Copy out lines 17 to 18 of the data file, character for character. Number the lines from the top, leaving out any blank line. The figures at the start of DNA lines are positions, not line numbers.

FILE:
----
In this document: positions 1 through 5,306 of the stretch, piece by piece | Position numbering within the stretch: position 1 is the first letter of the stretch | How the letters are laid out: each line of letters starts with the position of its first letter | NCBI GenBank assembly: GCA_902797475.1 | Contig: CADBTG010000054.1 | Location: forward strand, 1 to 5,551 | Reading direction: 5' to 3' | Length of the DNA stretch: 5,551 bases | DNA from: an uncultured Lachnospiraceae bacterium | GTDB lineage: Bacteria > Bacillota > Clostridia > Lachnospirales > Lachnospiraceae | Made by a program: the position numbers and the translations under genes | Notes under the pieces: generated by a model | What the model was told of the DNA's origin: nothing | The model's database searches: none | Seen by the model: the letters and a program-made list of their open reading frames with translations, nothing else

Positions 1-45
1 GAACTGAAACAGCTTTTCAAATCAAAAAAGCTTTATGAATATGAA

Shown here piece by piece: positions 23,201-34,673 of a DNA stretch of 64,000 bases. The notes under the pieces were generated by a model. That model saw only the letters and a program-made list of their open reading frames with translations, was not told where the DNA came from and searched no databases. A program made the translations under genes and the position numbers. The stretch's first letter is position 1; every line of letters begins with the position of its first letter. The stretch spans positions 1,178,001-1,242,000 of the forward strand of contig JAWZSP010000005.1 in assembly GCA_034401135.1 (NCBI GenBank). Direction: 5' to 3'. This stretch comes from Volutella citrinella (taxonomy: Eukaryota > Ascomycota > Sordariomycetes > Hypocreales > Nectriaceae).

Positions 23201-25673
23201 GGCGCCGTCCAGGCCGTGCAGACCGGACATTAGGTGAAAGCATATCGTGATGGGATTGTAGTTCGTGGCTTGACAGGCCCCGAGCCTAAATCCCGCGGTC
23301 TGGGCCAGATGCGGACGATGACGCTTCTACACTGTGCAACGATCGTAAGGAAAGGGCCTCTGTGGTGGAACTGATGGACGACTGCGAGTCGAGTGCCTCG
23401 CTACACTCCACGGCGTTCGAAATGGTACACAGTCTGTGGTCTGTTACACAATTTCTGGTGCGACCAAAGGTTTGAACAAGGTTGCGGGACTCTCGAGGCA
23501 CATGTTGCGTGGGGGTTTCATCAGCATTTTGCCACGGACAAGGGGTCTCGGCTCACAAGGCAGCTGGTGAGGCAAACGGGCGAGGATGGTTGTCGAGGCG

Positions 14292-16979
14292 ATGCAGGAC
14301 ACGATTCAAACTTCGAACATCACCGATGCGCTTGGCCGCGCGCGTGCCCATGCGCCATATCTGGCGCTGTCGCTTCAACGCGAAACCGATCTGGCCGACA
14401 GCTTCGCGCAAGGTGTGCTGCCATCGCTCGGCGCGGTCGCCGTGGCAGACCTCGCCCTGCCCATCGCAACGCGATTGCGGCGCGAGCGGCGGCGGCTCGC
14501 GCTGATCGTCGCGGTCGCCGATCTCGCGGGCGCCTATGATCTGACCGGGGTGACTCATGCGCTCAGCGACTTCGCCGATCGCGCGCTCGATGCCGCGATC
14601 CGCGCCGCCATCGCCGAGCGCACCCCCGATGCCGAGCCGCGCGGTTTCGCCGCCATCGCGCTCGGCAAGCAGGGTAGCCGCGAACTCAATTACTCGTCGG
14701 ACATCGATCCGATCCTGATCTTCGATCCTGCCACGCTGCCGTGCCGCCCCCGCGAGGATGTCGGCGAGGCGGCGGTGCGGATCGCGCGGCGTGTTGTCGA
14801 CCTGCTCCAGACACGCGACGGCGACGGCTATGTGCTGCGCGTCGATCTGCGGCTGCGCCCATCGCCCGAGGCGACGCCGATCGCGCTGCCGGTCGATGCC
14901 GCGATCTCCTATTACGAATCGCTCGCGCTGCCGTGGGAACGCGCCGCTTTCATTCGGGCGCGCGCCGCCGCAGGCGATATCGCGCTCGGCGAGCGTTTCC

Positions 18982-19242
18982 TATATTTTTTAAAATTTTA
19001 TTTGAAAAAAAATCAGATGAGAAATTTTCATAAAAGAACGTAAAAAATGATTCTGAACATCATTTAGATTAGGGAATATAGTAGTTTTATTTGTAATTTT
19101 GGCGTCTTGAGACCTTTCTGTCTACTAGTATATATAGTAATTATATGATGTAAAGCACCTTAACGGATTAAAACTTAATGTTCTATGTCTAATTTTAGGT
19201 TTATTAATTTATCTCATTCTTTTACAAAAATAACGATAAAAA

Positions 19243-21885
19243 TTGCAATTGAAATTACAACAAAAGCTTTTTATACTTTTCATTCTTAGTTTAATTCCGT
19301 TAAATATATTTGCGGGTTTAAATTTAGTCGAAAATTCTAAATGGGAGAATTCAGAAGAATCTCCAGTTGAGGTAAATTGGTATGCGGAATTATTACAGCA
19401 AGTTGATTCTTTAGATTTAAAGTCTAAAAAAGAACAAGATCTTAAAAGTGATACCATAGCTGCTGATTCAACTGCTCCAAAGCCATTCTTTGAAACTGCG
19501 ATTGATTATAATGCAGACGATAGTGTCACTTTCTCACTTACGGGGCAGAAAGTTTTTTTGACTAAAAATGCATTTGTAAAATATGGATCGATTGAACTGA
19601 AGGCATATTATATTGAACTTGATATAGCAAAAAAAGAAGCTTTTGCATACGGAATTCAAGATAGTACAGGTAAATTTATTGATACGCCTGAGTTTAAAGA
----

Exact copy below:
14801 CCTGCTCCAGACACGCGACGGCGACGGCTATGTGCTGCGCGTCGATCTGCGGCTGCGCCCATCGCCCGAGGCGACGCCGATCGCGCTGCCGGTCGATGCC
14901 GCGATCTCCTATTACGAATCGCTCGCGCTGCCGTGGGAACGCGCCGCTTTCATTCGGGCGCGCGCCGCCGCAGGCGATATCGCGCTCGGCGAGCGTTTCC